10 home remedies worth a try if shoulder pain is keeping you from sleeping on your side
By Jason Wooden, PhD | June 9, 2020
If you’re frustrated shoulder pain is keeping you from sleeping on your side, you’re not alone. It’s a big problem for anyone who can only get quality sleep in this position.
There are many causes for shoulder pain and reasons why it gets worse at night. Whether you’re sleeping on your side to prevent snoring or to keep your sleep apnea under control, there’s a wide variety of home remedies that help with nagging shoulder pain.
Why shoulder pain is extra trouble for side sleepers
If shoulder pain is keeping you from sleeping on your side, welcome to the club.
I’m a side sleeper too and when I started having shoulder issues it quickly wrecked my nights before I figured out what to do.
Things are more manageable these days but it was a rough ride along the way.
Did you know 20% of the world’s population deal with chronic pain every day and many struggle with insomnia?
And that sleeping on your side is the most common position?
With numbers like that, you can see that you’re likely not the only whose shoulder pain is keeping them up at night.
Nighttime pain can make it harder to fall asleep and to stay asleep. It can also keep you out of the deep restorative REM sleep that sleep experts say you need to wake up feeling refreshed.
So, any pain is an issue for sleep, but shoulder pain is extra trouble for the millions of people who have to sleep on their side.
For some, sleeping on their side is the only way to keep their snoring from waking up themselves and a bedmate.
It’s also the preferred sleep position for many sleep apnea patients as it helps keep their symptoms under control. (Sleep apnea is one of the most common sleep disorders and it’s a major sleep wrecker.)
Is this your situation?
Maybe you’ve tried to sleep on your back but you still end up your side…
Regardless, we’re going to talk about what you can do to get out of the shoulder pain club so that you get the sleep you desperately need.
What causes shoulder pain?
If shoulder pain is keeping you from sleeping on your side, there are many different causes.
The most common causes are:
Bursitis – inflammation of the fluid-filled pads that cushion joints
Tendonitis – inflammation of the tendons that connect muscle to bone
Rotator cuff injuries – inflammation of damaged muscles and tendons that connect the upper arm to the shoulder blade
However, there are any number of other things that can cause or aggravate shoulder pain:
- arthritis in a shoulder joint
- bone spurs
- broken shoulder bone
- dislocated shoulder
- frozen shoulder (stiff muscles, tendons, and ligaments)
- poor posture
If you’re not sure what causing your shoulder pain, a doctor can help you figure it out.
If shoulder pain is keeping you from sleeping on your side, there’s a reason it’s worse at night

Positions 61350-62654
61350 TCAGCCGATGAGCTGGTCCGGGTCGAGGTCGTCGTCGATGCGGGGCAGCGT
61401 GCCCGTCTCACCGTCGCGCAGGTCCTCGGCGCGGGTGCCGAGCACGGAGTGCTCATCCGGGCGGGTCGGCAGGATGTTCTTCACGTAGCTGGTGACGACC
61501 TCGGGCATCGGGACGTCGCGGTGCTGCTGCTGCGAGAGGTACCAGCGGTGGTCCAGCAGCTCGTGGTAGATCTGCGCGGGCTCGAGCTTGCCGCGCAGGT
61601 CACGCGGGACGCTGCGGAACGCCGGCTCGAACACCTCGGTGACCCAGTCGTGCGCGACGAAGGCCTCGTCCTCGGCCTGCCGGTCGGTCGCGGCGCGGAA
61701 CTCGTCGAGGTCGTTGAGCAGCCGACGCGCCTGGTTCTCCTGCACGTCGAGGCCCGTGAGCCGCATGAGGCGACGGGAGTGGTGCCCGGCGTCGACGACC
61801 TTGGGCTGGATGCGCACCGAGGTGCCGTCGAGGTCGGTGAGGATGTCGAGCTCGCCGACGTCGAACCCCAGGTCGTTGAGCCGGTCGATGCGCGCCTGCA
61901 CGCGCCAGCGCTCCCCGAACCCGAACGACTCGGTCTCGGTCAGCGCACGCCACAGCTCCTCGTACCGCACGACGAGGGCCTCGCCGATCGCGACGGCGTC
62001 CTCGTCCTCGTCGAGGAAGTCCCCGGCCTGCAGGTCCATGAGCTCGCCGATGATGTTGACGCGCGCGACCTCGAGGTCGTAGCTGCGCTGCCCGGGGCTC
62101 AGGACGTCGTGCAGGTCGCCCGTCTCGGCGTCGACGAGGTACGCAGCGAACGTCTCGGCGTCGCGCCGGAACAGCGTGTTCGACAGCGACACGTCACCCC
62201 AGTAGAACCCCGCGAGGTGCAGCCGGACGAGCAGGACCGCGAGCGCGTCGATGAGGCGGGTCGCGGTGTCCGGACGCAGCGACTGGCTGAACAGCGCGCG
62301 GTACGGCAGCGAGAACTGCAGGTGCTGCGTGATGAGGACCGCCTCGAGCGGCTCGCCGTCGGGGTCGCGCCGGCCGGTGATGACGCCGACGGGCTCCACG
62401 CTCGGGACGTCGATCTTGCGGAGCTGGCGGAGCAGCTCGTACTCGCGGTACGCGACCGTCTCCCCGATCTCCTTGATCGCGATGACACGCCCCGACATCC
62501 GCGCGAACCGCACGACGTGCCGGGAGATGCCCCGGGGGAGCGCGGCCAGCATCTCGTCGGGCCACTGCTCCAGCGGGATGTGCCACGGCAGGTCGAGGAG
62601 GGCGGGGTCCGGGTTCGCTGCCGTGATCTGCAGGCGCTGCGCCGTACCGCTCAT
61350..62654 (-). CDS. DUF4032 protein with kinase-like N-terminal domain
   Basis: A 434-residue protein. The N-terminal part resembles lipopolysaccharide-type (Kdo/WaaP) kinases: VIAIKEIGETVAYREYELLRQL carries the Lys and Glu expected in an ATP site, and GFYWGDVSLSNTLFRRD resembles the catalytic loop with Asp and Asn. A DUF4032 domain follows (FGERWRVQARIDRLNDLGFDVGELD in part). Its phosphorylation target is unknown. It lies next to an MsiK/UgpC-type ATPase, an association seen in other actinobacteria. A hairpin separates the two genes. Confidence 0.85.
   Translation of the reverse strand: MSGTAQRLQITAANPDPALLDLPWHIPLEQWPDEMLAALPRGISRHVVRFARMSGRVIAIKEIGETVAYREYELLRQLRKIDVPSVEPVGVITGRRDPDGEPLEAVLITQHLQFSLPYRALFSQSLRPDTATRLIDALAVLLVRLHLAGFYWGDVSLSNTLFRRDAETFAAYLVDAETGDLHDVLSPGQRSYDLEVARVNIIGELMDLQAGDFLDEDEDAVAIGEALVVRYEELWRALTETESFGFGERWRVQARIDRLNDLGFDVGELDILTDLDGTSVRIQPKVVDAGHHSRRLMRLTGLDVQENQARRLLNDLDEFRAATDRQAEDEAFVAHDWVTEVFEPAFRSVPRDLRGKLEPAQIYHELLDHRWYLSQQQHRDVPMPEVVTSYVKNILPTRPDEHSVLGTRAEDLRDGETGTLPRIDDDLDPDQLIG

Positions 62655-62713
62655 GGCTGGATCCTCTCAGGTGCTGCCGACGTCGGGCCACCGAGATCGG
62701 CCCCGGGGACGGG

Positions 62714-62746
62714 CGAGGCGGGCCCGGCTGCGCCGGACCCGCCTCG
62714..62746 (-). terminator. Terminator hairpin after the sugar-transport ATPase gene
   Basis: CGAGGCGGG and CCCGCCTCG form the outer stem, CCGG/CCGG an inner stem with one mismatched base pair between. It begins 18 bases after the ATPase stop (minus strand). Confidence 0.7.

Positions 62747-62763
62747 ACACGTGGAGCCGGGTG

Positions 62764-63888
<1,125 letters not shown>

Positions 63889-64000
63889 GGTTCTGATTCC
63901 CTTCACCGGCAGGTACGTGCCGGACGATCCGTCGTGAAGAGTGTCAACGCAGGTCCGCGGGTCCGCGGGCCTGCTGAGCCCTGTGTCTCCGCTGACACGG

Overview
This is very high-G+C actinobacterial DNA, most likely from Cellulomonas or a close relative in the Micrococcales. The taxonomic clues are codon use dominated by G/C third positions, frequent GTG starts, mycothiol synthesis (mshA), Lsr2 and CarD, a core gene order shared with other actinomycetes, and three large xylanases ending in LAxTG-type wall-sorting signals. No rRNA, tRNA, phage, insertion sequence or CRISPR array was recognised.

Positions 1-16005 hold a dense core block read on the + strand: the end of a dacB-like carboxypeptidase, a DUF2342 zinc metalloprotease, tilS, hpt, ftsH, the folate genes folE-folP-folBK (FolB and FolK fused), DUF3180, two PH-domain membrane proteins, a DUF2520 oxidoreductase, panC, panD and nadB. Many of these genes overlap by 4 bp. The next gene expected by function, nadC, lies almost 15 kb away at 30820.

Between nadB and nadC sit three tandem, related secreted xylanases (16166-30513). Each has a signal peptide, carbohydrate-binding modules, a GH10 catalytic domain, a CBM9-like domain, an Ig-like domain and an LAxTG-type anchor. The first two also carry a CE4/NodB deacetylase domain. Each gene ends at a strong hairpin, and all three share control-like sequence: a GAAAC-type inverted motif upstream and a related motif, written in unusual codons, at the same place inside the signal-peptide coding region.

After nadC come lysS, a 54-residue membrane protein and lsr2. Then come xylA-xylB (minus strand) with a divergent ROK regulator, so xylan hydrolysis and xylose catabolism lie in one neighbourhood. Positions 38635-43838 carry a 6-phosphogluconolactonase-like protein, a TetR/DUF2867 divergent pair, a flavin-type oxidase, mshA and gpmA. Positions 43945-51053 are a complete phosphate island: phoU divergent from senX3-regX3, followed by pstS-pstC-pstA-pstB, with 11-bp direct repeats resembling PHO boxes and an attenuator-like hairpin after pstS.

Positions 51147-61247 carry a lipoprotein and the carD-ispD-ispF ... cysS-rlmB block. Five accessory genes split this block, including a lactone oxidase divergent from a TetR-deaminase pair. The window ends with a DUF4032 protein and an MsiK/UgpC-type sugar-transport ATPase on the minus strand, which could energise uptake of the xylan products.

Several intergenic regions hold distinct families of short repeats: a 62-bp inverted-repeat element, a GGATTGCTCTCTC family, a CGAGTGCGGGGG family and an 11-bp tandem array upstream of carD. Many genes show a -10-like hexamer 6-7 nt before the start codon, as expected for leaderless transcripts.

Have you found that your shoulder pain is manageable during the day but as soon as you hit the sack for the night things get worse?
During the day, you and your shoulder are more active. There’s more blood flow and oxygen which helps relieve stiffness and pain.
The night is a different story.
The fact that you’re moving less means fluids can settle and lead to inflammation.
When you lay down, gravity causes muscles and tendons in the shoulder to settle in a different position which decreases blood flow and can aggravate an injury.
Lying on your shoulder can also aggravate an injured area causing more inflammation.
That’s a lot going on that can make it harder to fall asleep.
Home remedies for when shoulder pain is keeping you from sleeping on your side
Now we finally get to what you really want to know – all the things you can try at home when your shoulder pain is keeping you from sleeping on your side.
Depending on the severity of your symptoms, you have a variety of options:
1) Pain meds
Obviously, this is usually the first thing people try.
Your choices include anti-inflammatory and anti-pain over the counter pain meds such as acetaminophen (Tylenol), ibuprofen, or naproxen. With a doctor’s prescription you can get some of the more powerful opioid medications.
Pain meds do come with downsides. Pain meds can make it harder for some people to get sleep.
Also, opioids are pretty addictive and over time you may need increasingly higher amounts to get the same effect.
What to do when if your pain med is keeping you awake
2) Sleep on the other side
Okay, this one is obvious too. If one shoulder hurts when sleeping, try laying on the other side.
If you’ve tried this but found that you move too much while asleep, try building a wall with pillows to prevent rolling over onto the injured shoulder while asleep
3) Try sleeping up right
Sleeping upright might help relieve some of the pressure on your shoulder since there’s less direct weight on it. If you’re worried that this might aggravate your sleep apnea, recent research has shown that elevating the head can help keep sleep apnea symptoms under control.
You can try a recliner, an adjustable bed, or wedge pillow.
4) Try a different mattress and pillow
If you can afford it, this one is worth a try. A high quality memory foam mattress can help relieve the pressure the body puts on a shoulder when your sleeping on your side.